But what the hell. I'm not going to put it on tonight. Judge for yourself. Here's a snippet to whet your appetite:
...Clearly, if Negroponte thought that Sgrena had evidence, such as film, photos, or documents, that might expose US war crimes (such a chemical warfare or mass murder in Fallujah), one can rest assured that he was not about to let her leave Iraq without a thorough search. However, because Italian troops, the press, and diplomats were waiting her arrival at the airport, an involuntary search there would have been problematic for diplomatic reasons...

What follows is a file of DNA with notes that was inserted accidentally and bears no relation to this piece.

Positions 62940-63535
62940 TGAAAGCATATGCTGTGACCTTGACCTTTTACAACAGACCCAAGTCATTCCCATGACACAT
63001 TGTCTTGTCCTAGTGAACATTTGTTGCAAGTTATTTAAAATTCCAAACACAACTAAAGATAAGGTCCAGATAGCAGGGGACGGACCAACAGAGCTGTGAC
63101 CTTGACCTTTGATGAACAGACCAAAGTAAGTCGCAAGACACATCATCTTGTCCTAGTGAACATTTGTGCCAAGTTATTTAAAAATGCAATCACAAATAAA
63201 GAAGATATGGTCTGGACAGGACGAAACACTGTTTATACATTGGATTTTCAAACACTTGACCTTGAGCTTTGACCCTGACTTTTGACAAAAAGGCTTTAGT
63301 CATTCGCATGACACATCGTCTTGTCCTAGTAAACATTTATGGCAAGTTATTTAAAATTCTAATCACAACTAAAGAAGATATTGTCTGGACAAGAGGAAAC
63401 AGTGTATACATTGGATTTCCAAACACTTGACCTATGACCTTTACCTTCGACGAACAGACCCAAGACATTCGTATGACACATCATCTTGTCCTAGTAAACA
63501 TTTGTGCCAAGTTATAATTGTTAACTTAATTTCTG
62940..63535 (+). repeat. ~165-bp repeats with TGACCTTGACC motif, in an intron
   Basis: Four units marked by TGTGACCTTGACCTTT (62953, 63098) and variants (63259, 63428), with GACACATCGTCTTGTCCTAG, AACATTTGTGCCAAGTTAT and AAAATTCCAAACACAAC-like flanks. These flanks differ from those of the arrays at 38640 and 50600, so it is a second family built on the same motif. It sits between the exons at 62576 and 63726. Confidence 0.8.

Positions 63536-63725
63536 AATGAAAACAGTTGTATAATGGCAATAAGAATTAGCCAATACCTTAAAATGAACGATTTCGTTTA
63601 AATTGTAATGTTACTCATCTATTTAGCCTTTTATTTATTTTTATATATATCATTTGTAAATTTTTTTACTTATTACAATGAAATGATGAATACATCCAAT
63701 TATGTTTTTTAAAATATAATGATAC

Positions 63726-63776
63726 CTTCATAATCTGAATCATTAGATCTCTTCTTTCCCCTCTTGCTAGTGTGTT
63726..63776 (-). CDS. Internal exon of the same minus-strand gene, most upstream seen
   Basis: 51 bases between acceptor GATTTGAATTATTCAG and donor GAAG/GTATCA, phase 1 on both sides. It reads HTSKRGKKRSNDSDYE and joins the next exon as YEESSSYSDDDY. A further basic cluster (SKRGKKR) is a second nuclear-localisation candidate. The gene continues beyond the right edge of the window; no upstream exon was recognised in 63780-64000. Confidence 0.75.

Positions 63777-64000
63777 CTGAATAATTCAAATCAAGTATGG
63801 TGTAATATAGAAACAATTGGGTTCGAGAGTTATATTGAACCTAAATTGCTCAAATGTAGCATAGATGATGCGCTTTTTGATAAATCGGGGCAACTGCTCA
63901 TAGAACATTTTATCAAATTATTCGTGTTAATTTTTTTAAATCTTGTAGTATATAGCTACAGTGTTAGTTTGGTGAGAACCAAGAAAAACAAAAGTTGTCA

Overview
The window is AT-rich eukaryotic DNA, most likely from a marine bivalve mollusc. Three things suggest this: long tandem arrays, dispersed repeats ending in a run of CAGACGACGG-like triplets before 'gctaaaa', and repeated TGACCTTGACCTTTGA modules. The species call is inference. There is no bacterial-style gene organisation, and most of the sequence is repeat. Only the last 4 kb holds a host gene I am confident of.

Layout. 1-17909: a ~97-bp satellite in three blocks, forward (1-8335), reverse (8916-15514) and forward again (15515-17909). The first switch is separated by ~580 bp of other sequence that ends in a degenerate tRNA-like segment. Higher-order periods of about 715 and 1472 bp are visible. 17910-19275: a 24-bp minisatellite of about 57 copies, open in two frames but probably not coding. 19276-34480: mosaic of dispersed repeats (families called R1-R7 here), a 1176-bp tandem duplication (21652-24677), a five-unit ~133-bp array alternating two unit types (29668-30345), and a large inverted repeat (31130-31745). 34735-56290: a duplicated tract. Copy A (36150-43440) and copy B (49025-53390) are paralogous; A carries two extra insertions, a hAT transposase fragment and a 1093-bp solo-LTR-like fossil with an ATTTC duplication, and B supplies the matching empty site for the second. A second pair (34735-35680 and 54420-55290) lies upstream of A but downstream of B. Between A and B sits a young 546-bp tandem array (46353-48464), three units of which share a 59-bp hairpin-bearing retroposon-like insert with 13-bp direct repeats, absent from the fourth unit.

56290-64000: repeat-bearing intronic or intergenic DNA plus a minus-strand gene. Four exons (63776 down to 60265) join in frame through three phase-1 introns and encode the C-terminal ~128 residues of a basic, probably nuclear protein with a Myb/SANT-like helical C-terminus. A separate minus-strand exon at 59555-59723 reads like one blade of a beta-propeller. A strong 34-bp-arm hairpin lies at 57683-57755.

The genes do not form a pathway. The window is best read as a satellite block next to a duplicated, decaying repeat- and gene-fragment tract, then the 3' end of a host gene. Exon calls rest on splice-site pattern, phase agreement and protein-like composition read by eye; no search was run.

The entire article is worth a read, if only because this whole incident is so clouded in mystery, non-denial denials, and a lot of the old "bullshit shuffle". Yesterday, Sgrena herself indicated that she was not at liberty to tell the entire story - yet.
This story will continue to percolate - and with the (apparently) U.S. friendly fire killing of a coalition soldier from Bulgaria on Friday, the heat will continue to be turned up on the Bush administration for answers -- answers that don't reside with the troops who pulled the trigger in either incident.